If any monk or nun, male or female lay follower learns these verses well and has them off by heart, then if any non-human being, male or female yakkha or yakkha-offspirng , or a chief attendant or servant of the yakkhas, any male or female gandhabba, kumbhanda, naga, … should approach that person with hostile intent while or she is walking or starting to walk, standing or rising to stand, seated or sitting down lying down or starting to lie down, that non-human being would to gain any honour or respect in village or town. Such a being would not gain a footing or a lodging in my royal city of Alakamanda, he would not be admitted to the yakkhas’ assembly, nor would he be acceptable for taking or giving in marriage. And all the non-human beings, full of rage, would overwhelm him with abuse. Then they would bend down his head like an empty bowl, and they would split his skull into seven pieces.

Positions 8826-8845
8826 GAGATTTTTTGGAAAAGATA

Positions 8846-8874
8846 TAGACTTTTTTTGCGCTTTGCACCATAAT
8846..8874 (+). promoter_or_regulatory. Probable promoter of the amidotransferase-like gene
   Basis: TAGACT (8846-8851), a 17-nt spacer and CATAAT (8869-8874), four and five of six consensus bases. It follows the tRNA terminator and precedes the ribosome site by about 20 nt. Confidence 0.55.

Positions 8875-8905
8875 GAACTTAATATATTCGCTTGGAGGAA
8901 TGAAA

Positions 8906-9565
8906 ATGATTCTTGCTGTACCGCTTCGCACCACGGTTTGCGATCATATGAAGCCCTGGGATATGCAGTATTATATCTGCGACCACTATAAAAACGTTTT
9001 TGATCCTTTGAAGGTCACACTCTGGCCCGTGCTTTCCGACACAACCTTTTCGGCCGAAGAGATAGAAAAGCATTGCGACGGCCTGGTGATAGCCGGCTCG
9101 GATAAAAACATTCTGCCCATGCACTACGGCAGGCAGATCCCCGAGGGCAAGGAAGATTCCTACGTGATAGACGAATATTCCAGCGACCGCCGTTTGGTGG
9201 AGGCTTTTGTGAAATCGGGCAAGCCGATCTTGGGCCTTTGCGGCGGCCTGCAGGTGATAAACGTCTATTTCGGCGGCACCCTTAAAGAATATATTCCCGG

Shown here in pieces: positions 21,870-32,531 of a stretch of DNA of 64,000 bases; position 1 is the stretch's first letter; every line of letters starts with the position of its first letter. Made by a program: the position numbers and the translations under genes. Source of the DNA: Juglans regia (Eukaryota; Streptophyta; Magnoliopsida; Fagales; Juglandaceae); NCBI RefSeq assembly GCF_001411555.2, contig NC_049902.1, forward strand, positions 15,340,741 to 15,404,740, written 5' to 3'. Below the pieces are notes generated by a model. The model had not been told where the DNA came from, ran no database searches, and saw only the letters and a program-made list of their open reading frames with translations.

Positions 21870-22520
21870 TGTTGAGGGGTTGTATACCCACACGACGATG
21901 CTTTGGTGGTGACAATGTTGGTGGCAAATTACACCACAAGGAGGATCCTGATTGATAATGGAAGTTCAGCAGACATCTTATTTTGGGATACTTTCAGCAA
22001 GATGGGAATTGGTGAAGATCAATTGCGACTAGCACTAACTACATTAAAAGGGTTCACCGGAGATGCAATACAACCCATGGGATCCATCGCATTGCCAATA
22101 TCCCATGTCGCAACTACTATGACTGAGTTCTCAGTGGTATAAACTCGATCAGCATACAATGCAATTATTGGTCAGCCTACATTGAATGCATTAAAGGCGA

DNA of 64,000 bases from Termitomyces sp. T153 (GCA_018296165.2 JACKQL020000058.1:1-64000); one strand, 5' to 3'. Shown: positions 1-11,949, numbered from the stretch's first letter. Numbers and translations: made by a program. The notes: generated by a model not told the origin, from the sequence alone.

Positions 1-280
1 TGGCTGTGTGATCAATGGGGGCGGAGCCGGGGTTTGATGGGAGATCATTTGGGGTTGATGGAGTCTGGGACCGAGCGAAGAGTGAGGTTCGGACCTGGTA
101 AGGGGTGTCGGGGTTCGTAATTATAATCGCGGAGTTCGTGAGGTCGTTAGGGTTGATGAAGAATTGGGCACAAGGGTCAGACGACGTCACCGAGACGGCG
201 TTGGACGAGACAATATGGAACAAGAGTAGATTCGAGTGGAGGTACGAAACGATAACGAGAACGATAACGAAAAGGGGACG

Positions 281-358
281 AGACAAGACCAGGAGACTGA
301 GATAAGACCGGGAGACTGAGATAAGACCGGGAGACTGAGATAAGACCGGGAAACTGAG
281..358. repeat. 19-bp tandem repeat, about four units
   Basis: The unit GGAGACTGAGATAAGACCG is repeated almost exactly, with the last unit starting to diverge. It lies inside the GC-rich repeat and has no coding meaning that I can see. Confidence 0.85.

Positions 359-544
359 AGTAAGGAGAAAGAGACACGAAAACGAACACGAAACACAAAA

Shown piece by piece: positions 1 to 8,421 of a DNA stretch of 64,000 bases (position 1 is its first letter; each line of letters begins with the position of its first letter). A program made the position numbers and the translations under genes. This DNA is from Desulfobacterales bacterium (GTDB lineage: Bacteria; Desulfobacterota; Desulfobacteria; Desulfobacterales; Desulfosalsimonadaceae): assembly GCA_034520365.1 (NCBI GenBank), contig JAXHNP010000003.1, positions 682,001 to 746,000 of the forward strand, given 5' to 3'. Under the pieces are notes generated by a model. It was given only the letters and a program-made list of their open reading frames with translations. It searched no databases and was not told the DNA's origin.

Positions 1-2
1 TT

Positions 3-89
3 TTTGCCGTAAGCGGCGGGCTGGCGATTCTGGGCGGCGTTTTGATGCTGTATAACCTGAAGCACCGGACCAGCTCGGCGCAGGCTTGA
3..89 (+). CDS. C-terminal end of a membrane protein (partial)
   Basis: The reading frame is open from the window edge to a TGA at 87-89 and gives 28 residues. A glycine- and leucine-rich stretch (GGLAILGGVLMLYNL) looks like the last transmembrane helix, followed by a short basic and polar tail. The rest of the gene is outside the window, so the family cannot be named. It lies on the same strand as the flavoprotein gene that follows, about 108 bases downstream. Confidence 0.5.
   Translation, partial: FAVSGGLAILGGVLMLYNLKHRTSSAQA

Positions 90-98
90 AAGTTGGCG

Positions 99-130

I will append the Pali text of the protective verses on the blog post version of this talk.  The verse begins with an adoration of the Seven Buddhas of Antiquity, Vipassi, Sikhi, Vessabhu, Kakusandha, Konagamana, and Gotama, except that Kassapa is left out and appears to have been replaced by Angirasa, an epithet of the Buddha meaning “the Resplendent One.” These are seven prehistoric buddhas – except for Gotama, of course – who bridge the transition from the previous eon, called the Glorious Eon, to our own time, called the Auspicious Eon. The adoration of the Buddhas is followed by an invocation of the lords of the four directions – Dhatarattha in the East, Virulhaka in the South, Virupakkha in the West, and Vessavana (a.k.a. Kuvera) in the North. These descriptions include some interesting details, including a reference to ghosts living in the south, which include abusive speakers, slanderers, murderers, greedy people, thieves, and cunning tricksters; an ideal, inaccessible land in the North, called Kuru, once again illustrating how later, in this case, Vajrayana, traditions have their basis in the Pali Canon (I am of course referring to Shambhala and similar mythologems).